With impeding climatic changes due to Global Warming, Britain needs to change how it adapts to flooding in the coming years, according to a Manchester Metropolitan University lecturer.
Researcher Dr Paul O’Hare will highlight the need for a better understanding of floods as one of a handful of experts at ‘Resilience 14: Britain Under Water’.
Thousands of homes were ruined during last winter’s storms as many rivers burst their banks, causing millions of pounds of damage.
Dr O’Hare warns that these powerful events could become more commonplace and to guard our homes, issuing EU-funded guidance last year on new small-scale protection technologies.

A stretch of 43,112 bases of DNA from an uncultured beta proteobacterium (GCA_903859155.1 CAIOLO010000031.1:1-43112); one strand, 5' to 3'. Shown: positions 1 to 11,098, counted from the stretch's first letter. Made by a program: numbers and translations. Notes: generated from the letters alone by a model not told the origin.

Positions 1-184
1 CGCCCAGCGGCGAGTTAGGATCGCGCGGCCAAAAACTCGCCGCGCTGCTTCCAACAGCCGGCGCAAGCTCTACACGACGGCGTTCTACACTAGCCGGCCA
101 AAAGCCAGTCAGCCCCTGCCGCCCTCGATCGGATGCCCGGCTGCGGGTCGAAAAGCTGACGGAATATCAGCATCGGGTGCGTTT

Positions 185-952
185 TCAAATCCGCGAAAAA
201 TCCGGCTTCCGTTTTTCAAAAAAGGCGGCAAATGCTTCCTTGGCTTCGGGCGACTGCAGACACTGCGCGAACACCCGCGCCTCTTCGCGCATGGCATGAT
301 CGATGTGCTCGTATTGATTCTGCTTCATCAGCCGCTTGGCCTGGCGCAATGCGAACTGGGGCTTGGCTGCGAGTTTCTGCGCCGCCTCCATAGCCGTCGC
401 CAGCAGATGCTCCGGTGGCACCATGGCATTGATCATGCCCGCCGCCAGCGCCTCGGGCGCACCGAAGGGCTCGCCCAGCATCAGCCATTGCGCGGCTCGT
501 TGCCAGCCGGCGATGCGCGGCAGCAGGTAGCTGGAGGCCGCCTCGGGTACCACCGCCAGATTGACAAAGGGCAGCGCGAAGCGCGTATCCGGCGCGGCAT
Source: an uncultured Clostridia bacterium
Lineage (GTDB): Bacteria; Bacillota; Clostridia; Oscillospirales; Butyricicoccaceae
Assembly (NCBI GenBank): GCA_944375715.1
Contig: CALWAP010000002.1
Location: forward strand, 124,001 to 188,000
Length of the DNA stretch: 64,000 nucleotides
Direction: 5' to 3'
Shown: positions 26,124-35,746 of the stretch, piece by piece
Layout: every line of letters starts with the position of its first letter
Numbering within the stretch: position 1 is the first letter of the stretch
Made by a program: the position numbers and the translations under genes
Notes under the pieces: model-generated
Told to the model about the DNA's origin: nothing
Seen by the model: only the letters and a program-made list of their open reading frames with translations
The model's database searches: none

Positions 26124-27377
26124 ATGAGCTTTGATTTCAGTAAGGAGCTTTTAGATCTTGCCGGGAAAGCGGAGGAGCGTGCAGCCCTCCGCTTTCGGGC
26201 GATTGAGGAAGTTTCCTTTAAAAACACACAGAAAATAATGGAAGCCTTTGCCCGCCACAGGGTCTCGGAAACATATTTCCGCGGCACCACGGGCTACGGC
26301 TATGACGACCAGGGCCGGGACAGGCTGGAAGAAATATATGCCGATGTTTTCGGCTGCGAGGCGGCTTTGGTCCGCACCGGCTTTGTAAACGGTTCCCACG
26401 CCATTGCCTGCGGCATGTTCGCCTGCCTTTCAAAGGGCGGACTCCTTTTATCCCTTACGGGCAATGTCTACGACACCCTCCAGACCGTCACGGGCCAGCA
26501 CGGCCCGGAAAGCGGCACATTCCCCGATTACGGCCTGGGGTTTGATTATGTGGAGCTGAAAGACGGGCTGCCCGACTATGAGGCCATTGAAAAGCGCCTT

“The threat of flooding is substantial, and is only likely to be exacerbated in the coming years,” said Dr O’Hare, lecturer in Geography and Development.
“Countering the effects of flooding will be no easy task given the technical and social complexities of contemporary flood risk management.
“In short, we need to rethink how we adapt to flooding. Resilience 14 will offer an opportunity to meet and discuss these issues, and to get a taste of the latest innovation in this field.”
The conference is led by The Building Research Establishment (BRE), a former government body and now a private organisation, to explore the latest thinking from government, academia and the commercial sector. It takes place on November 26, at BRE in Watford.
Dr O’Hare’s previous research has focused on flooding in urban areas caused by backed-up waste water pipes.
Traditional networks in Britain are ‘combined’ rainwater and sewage, taking waste to treatment plants along the same pipes. Greater urbanisation, old drainage networks, underinvestment in infrastructure and more rainfall means the pipes are more likely to flood.